14 January, 2016

Binocular psychology

It's been a slow start to the year in terms of wildlife opportunities. A combination of coursework deadlines, job commitments and the grogginess of the weather here in Worcester have kept me inside for a large proportion of the past two weeks.

Last week I did go and treat myself to a new pair of binoculars from The Birder's Store in Worcester town centre. Brian was as helpful as ever and I ended up leaving with a brand spanking new pair of Opticron's Discovery 10x42. My technical know-how when it comes to optics is non-existent (I couldn't for the life of me tell you what the '42' in '10x42' means) so I won't even attempt to review them, but these look and feel fantastic for the modest price tag, and the compact design is perfect for the 'sling-over-your-shoulder' way I want to use them.

I never really got on much with binoculars, this being only the second pair I've owned. Wearing them around your neck gives you away as a bit of an anorak - or so 16-year old me thought - and that wasn't the type of self-image I wanted to promote. In the same vein as other people growing up with a passion for natural history, it felt as though no one in my school shared my interests, and I was afraid I might be seen as uncool if people caught wind of it. As a result, for most of secondary school, very few of my friends knew that I liked birds, and even fewer of them knew that I went birding around the local area on a daily basis - it was something I tried to keep secret; hiding away my binoculars whilst walking to my local park until I was sure there was no chance of bumping into someone I knew.

It hasn't been hard to notice a heartening change in young people's attitudes towards the hobby, as various platforms of social media (Twitter in particular) have helped link up like-minded people across the country. When I was school aged, only six or seven years ago, I'd come home and share my sightings to a tiny handful of other 'young' birders through the now dormant Young Birders blog. Fast forward to 2016 and the Next Generation Birders crowd now has almost 650 Facebook members and 4,000 Twitter followers; regularly organising field trips and socials for members. Every other post on my Twitter news feed seems to celebrate the actions of teenagers promoting wildlife within their school or wider community, and it's welcoming to see that they don't identify a passion for wildlife as something to be reserved about in the way that I did. It's fair to say that birding has never been so popular amongst youngsters.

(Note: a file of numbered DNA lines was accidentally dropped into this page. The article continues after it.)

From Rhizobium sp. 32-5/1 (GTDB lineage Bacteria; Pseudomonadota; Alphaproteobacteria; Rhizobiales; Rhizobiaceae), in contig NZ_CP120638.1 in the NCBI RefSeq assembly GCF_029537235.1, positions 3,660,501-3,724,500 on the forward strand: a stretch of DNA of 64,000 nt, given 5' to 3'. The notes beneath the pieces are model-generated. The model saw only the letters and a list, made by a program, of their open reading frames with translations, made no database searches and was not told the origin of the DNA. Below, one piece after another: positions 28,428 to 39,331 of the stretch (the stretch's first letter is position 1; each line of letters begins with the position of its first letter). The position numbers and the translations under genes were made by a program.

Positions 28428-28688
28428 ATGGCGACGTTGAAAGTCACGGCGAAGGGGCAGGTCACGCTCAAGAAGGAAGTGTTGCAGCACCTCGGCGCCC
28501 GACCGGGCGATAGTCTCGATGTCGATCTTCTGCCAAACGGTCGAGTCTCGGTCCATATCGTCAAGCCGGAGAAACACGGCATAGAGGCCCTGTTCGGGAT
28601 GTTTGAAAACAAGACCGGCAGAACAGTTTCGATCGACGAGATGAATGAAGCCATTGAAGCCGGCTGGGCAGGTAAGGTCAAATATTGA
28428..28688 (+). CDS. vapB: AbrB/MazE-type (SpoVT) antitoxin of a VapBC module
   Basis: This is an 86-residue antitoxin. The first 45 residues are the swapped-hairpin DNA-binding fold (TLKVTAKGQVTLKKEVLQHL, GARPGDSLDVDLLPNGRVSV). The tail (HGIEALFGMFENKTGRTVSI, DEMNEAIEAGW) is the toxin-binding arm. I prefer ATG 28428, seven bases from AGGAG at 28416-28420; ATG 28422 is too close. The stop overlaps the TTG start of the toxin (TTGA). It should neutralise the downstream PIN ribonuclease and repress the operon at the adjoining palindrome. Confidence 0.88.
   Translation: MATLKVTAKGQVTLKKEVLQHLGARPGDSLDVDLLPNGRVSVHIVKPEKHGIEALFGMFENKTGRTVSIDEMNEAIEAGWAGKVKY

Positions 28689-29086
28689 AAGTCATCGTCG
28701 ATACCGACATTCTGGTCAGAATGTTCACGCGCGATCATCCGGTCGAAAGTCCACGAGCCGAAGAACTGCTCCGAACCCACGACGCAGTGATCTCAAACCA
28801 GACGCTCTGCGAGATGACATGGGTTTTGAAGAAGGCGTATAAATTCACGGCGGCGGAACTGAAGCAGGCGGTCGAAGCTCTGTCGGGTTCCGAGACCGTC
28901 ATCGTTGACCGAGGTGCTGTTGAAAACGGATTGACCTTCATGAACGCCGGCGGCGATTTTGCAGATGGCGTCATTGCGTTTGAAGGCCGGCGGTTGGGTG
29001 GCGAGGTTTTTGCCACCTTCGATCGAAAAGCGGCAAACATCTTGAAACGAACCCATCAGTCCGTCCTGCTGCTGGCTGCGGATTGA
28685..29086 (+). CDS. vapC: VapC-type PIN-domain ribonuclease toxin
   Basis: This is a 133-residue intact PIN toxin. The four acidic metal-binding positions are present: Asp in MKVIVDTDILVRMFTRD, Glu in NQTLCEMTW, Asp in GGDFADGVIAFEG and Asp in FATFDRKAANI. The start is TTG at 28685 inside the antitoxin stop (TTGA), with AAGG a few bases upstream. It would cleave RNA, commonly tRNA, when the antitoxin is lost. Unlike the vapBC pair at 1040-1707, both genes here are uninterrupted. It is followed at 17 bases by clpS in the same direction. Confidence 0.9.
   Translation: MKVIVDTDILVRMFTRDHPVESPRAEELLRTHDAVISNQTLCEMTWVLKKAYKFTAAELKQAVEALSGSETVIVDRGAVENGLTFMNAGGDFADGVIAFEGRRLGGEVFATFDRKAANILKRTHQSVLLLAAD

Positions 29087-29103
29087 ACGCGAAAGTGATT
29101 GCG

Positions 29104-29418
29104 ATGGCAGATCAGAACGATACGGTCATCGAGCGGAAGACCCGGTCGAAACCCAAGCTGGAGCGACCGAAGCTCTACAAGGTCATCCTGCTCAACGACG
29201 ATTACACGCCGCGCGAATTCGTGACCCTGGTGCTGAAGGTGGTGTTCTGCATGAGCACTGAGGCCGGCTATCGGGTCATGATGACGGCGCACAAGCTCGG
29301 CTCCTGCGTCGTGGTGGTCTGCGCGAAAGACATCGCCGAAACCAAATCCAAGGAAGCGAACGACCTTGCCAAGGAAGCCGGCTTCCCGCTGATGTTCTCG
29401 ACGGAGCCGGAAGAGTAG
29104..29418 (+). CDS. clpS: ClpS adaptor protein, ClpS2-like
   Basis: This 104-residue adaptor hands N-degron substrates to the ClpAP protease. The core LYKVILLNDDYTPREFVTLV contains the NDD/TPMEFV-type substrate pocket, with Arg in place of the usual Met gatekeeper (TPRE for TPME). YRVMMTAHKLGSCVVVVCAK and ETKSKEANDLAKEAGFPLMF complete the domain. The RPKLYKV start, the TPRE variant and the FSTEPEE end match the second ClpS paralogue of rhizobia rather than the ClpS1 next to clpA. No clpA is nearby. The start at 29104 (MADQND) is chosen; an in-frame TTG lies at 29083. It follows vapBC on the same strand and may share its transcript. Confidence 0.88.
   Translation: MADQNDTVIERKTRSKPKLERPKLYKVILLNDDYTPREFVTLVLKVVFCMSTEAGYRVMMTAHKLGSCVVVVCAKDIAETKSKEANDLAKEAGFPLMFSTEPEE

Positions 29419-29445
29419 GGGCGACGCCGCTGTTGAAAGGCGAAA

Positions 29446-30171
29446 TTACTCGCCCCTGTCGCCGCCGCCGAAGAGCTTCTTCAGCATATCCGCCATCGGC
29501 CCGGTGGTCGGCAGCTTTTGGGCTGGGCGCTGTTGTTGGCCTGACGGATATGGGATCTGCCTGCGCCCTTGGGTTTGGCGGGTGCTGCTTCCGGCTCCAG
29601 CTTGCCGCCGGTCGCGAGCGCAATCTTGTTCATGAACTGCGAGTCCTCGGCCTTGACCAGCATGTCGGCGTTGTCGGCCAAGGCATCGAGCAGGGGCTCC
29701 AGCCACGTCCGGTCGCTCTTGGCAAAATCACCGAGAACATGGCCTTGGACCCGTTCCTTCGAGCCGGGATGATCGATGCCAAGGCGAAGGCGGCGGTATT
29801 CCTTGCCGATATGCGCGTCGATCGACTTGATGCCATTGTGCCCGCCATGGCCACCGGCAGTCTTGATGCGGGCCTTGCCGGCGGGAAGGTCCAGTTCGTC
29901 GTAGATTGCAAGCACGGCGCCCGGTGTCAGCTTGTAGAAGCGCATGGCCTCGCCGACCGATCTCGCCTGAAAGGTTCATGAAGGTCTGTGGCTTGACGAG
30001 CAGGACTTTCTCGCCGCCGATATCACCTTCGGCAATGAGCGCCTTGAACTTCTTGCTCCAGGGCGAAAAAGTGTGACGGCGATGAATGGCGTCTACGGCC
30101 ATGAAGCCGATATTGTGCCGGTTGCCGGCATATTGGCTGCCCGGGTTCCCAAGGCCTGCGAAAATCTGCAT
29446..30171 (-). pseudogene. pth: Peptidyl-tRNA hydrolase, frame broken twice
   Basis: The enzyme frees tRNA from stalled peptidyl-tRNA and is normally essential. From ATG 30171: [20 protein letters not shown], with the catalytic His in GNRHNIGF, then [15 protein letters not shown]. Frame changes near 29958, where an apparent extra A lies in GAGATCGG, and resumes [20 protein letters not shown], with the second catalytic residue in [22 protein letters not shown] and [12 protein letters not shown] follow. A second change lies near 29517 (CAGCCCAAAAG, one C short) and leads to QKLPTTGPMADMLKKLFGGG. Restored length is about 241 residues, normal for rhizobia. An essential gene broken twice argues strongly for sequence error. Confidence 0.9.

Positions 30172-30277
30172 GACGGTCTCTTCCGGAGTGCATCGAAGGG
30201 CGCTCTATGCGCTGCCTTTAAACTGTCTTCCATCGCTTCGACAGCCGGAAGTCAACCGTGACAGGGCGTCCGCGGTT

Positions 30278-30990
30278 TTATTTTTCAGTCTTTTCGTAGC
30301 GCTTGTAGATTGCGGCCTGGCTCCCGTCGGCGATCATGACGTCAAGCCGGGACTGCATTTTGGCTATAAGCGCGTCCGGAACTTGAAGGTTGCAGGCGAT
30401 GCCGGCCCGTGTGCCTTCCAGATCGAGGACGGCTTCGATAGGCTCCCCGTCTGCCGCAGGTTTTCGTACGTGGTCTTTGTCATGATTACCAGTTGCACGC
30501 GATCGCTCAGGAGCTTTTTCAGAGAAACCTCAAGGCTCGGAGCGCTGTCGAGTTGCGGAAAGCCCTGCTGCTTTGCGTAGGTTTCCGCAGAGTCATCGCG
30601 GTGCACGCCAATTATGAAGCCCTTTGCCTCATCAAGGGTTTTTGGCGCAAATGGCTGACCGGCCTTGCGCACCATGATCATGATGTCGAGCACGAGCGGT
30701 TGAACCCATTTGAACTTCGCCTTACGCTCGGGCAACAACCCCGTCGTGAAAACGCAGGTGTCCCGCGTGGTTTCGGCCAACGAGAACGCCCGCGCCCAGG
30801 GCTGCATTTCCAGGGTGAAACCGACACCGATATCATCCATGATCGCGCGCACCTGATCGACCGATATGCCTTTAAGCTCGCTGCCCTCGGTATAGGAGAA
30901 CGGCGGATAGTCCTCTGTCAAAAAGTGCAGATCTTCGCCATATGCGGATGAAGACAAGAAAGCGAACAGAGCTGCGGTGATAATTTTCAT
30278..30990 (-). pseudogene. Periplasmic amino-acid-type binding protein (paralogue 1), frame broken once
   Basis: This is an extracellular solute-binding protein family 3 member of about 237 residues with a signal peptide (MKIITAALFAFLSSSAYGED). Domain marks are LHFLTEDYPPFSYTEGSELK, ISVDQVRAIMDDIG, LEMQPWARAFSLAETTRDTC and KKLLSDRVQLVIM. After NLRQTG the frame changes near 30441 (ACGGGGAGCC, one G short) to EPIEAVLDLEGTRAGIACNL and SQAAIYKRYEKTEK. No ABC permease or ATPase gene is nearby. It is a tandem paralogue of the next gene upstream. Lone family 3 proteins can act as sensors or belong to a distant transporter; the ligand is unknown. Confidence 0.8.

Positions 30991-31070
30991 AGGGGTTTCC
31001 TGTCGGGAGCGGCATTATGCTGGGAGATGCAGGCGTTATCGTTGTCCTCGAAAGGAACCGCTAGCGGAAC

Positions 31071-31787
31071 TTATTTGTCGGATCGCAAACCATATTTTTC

On an unrelated note, I've noticed several other bloggers subtly drop-in links to songs at the end of their posts, and it works well - so much so that I might start adding more music to this blog in 2016. This week's artist was inevitable.


Dylan Wrathall said...

Bill, if you thought it might be un-cool to be seen carrying binoculars when at school - get a job in a factory full of hairy arsed, football crazed, half-wits and see how cool you look then?
You either learn how to deal with this ridiculous attitude and grow a back-bone or you take up knitting - the choice, as they say, is yours!
Hoping all is well - Dylan

Peter Alfrey said...

Great track!